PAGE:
BackTable / VI / Podcast / Episode #256
Origins of TACE
with Dr. Michael Soulen and Dr. Nicholas Fidelman
In this episode, guest host Dr. Nicholas Fidelman interviews Dr. Michael Solen, a key player in the development and widespread adoption of transarterial chemoembolization (TACE). The doctors discuss how TACE became a major therapeutic option for liver tumors, his preferred method of TACE dosage and management, and exciting new frontiers in chemoembolization.
BackTable, LLC (Producer). (2022, October 28). Ep. 256 – Origins of TACE [Audio podcast]. Retrieved from https://www.backtable.com
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Dr. Michael Soulen
Dr. Michael Soulen is an interventional radiologist and a professor of radiology at the University of Pennsylvania.
Dr. Nicholas Fidelman
Dr. Nicholas Fidelman is an interventional radiologist and the director of Interventional Oncology at UCSF in San Francisco.
Dr. Soulen recalls his first ever TACE patient, who was a patient self-referring for a rare neuroendocrine tumor. As an IR fellow at the University of Pennsylvania, Dr. Soulen recognized the opportunity to incorporate clinic time into his IR practice. His push for clinical management of IR patients resulted in successful medical and financial outcomes, which also led his hospital to establishing an interventional oncology clinic. He emphasizes that a clinic presence is crucial to participating in tumor boards and being able to accept outside referrals.
Next, we delve into the history of the CAM (cisplatin, adriamycin, mitomycin) conventional TACE cocktail, which Dr. Soulen developed alongside medical oncologists and pharmacists. These chemotherapeutics, combined with lipiodol and followed by particle embolics, make up the most widely used TACE protocol in the United States. Dr. Soulen reviews his preferred ratios and mixing method for maximal efficacy. He discusses his current RETNET trial that directly compares treatment of neuroendocrine tumors with conventional TACE versus bland embolization in terms of progression free survival, toxic side effects, and patient quality of life.
Additionally, we address the high prevalence of post-embolization syndrome and SIR consensus guidelines for its management. Since chemoembolization is a highly emetogenic therapy, Dr. Soulen uses an oncology evidence-based combination of Benadryl, Zofran, and Decadron. He administers PRN pain medication on an individual patient basis. Furthermore, we discuss post-TACE management, specifically length of hospital stay. While all patients used to be admitted for overnight monitoring, this has shifted to mostly same-day discharges. This change has allowed the hospital to conserve resources and decrease costs.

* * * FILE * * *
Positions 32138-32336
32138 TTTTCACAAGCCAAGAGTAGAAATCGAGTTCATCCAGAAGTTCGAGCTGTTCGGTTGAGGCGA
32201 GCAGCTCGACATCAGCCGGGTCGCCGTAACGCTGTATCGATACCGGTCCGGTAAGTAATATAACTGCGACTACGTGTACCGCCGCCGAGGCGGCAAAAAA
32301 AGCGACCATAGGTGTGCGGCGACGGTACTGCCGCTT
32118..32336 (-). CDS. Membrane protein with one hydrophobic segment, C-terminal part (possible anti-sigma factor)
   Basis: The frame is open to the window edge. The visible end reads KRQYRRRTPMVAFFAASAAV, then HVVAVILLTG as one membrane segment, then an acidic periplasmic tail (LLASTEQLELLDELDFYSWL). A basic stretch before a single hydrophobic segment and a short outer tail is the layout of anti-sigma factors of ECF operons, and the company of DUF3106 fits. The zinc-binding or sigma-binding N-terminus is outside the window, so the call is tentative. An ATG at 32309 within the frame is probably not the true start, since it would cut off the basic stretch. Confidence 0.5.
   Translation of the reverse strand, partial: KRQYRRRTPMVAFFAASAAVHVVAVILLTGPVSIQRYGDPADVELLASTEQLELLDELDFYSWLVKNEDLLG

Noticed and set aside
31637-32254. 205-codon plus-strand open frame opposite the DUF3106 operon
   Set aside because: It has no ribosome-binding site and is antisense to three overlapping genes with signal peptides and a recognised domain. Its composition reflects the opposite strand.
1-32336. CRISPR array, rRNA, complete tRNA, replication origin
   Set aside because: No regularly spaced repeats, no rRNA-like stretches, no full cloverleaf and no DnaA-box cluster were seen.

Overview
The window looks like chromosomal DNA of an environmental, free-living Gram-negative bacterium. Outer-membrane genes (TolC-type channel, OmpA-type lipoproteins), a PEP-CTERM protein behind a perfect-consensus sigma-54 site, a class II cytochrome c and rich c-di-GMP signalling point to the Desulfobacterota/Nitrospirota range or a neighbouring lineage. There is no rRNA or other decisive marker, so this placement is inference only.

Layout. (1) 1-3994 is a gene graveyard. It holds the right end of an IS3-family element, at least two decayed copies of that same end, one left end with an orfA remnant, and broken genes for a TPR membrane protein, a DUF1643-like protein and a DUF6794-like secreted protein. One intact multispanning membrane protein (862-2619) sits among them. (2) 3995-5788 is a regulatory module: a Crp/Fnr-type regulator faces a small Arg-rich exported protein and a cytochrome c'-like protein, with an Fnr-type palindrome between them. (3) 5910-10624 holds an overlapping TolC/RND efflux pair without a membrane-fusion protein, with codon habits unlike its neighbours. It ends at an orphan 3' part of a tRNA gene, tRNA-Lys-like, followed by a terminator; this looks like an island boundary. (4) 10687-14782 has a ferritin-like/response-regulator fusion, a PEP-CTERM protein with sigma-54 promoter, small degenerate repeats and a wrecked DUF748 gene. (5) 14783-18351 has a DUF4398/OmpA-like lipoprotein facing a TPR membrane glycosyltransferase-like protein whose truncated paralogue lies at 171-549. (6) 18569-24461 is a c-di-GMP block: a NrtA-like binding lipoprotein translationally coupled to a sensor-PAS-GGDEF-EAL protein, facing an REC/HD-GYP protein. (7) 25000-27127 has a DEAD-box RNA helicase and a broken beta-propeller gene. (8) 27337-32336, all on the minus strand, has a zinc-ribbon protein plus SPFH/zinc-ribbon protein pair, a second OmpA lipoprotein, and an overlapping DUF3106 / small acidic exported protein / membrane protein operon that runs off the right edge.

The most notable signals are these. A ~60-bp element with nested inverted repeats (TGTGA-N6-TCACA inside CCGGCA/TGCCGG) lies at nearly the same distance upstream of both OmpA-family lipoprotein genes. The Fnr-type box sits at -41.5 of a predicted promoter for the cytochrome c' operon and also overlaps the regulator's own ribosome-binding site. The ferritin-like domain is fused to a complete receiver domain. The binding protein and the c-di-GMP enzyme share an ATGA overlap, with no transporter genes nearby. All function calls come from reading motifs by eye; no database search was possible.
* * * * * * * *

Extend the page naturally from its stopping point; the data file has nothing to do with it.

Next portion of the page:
Finally, Dr. Soulen shares his perspective on new developments in interventional oncology. He highlights a need to identify TACE drugs that specifically target intratumoral hypoxic response mechanisms. He also compares transarterial radioembolization (TARE) to TACE, noting that the former has not shown superiority to systemic therapy in research trials. However, there are possibilities that TARE or TACE could be useful to slow tumor progression in radiation lobectomy or as immunostimulants for combination therapy with immune checkpoint inhibitors and CAR-T cell therapy.
Transcatheter oily chemoembolization of hepatocellular carcinoma:
Prospective Randomized Study of Doxorubicin-Eluting-Bead Embolization in the Treatment of Hepatocellular Carcinoma: Results of the PRECISION V Study:
Randomised controlled trial of doxorubicin-eluting beads vs conventional chemoembolisation for hepatocellular carcinoma:
Treatment of Liver Tumors with Lipiodol TACE: Technical Recommendations from Experts Opinion:
Outpatient Transarterial Chemoembolization of Hepatocellular Carcinoma: Review of a Same-Day Discharge Strategy:
Phase I Trial on Arterial Embolization with Hypoxia Activated Tirapazamine for Unresectable Hepatocellular Carcinoma:
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